A Warning for our Daughters: Sexual Violence in S.T.E.M Programs


We have all seen the push from educators for girls and young women to be educated in the so-called S.T.E.M disciplines(science, technology, engineering and mathematics). Our girls are promised well paying “jobs of the future” if they embark on S.T.E.M careers. However, there is no warning about the sexual violence they may be subjected to while studying toward making their futures secure.


I read in last week’s New York Times the heartbreaking and  poignant account by a  female scientist of the rape she suffered as a graduate student.

http://www.nytimes.com/2014/09/20/opinion/science-has-a-sexual-assault-problem.html?ref=todayspaper. Her raw depiction of her sexual assault, highlights the fact that there are no uniform measures in place to protect female graduate students from sexual violence or  procedures to report and investigate assaults. Instead, these victims often live in shame and silence, fearing their careers as scientist may be negatively impacted.


  1. Hope Jahren, a professor of geo-biology at the University of Hawaii’s tells us: “I was a promising graduate student. I landed a position as a professor before I even started to write my dissertation….one day, in the Mediterranean resort town of Antalya.. It was broad daylight when I began walking back to the hotel, and a stranger pulled me into a stairwell — and then did some other things. Perhaps an hour later I staggered out with his blood under my fingernails. I cannot describe what happened in a way you will understand, because I still do not understand it myself. I have been trying to understand it for almost 20 years.”


Unfortunately, her story is not unique among female graduate students doing field work. In July, Kathryn B. H. Clancy and her co-authors Robin G. Nelson, Julienne N. Rutherford and Katie Hinde published a survey of 666 field-based scientists in the journal PLoS One. They reported that 26 percent of the female scientists surveyed had been sexually assaulted during fieldwork. Most of these women encountered this abuse very early in their careers, as trainees. The travel inherent to scientific fieldwork increases vulnerability especially within unfamiliar and unpredictable conditions. Male respondents reported significantly less assault (6 percent). Often, it is the men in the female scientist own field team, co-workers, who violate their female colleagues. The women surveyed by Dr. Clancy’s team stated that their “perpetrators were predominantly senior to them professionally within the research team.” Their study also considered the availability of mechanisms by which to report such  incidents. They found that only 18 percent of respondents who experienced assault said that they were aware of a way to report the assault.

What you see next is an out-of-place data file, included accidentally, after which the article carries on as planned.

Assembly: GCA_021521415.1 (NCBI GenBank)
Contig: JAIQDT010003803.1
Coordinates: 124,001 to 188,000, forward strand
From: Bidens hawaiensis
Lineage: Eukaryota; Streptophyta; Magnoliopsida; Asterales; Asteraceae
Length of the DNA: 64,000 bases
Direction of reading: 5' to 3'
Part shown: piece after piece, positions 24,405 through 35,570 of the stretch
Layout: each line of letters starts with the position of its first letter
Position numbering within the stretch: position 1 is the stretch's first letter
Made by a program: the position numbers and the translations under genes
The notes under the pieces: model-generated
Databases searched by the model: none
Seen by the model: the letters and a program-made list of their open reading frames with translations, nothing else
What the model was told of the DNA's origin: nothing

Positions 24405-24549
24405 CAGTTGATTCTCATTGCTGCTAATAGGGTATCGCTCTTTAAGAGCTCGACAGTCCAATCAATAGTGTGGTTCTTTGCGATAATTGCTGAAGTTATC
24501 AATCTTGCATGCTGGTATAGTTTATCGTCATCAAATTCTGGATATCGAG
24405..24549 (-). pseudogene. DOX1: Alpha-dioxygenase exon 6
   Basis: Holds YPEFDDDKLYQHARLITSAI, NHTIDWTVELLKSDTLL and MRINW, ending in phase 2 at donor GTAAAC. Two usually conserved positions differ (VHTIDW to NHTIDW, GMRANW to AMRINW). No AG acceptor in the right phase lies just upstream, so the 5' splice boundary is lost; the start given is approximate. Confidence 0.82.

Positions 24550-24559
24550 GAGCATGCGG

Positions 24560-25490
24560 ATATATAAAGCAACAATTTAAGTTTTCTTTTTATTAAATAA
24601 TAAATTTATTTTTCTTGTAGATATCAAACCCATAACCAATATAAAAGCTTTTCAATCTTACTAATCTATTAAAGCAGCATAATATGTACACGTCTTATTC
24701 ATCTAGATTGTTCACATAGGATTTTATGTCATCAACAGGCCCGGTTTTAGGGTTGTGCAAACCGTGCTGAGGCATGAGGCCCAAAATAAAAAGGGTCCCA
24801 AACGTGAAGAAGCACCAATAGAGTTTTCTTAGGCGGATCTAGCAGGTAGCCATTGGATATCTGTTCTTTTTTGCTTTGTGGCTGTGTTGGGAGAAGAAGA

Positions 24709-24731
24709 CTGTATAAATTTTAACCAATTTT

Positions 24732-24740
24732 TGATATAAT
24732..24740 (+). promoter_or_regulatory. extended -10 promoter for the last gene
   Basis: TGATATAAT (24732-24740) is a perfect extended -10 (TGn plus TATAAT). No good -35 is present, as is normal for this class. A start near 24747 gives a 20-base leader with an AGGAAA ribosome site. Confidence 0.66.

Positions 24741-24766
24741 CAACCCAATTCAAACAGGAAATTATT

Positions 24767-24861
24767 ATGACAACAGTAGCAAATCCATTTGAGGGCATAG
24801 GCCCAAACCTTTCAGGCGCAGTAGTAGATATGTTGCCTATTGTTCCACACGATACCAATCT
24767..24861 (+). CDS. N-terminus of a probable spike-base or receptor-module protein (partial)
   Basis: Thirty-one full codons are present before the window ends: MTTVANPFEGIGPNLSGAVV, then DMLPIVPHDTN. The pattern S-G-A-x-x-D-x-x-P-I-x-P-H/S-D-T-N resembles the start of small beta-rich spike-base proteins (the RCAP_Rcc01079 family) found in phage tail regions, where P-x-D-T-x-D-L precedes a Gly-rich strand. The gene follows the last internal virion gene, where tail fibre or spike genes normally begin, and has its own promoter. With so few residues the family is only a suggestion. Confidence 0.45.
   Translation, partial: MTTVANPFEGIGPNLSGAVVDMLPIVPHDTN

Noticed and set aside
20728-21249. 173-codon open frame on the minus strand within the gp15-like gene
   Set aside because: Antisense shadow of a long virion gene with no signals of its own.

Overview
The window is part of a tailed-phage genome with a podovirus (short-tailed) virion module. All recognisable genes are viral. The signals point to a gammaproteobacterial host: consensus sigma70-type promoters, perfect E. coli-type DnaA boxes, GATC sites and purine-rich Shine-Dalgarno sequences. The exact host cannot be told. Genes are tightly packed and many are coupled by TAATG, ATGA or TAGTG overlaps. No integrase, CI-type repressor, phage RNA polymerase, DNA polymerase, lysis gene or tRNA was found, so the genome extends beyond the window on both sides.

Ms. Jahal concluded, “each scientific field excursion needs an authority figure who has been clearly designated as someone whom women can tell…there is a fundamental and culturally learned power imbalance between men and women, and it follows us into the workplace. The violence born of this imbalance follows us also. We would like to believe that it stops short of following us into the laboratory and into the field — but it does not. I listen to my colleagues talk endlessly about recruiting more women into STEM (science, technology, engineering and mathematics) disciplines, and postulate what the barriers might be. Sexual assault is a pernicious and formidable barrier to women in science, partly because we have consistently gifted to it our silence. I have given it 18 years of my silence and I will not give it one day more.”


We owe it to our daughters(and our sons for that matter) to educate them about sexual assault and require institutions to have policies and procedure to address sexual violence. Silence and misplaced shame only hurt the victim and help perpetrators and those institutions that enable them to get away with sex crimes and avoid being held accountable.  No one should have to be subjected to rape to be a scientist. Our daughters deserve a better.

The Law Office of Tahira Khan Merritt stands ready to help you with your legal needs. If you were sexually assaulted or sexually abused,  our law firm can help explain your legal remedies.  For almost twenty years, we have exclusively represented victims of sex crimes in civil cases against institutions, including colleges and universities, religious organizations, such as the Catholic church, Baptist church, Greek Orthodox church, Episcopal Church, and Presbyterian church among others. We have also represented victims of sexual abuse in schools,  youth sports organizations,  youth camps, daycares, scouting and the like. You may confidentially contact our office at 214-503-7300 or through our website :  https://tkmlawfirm.com/.






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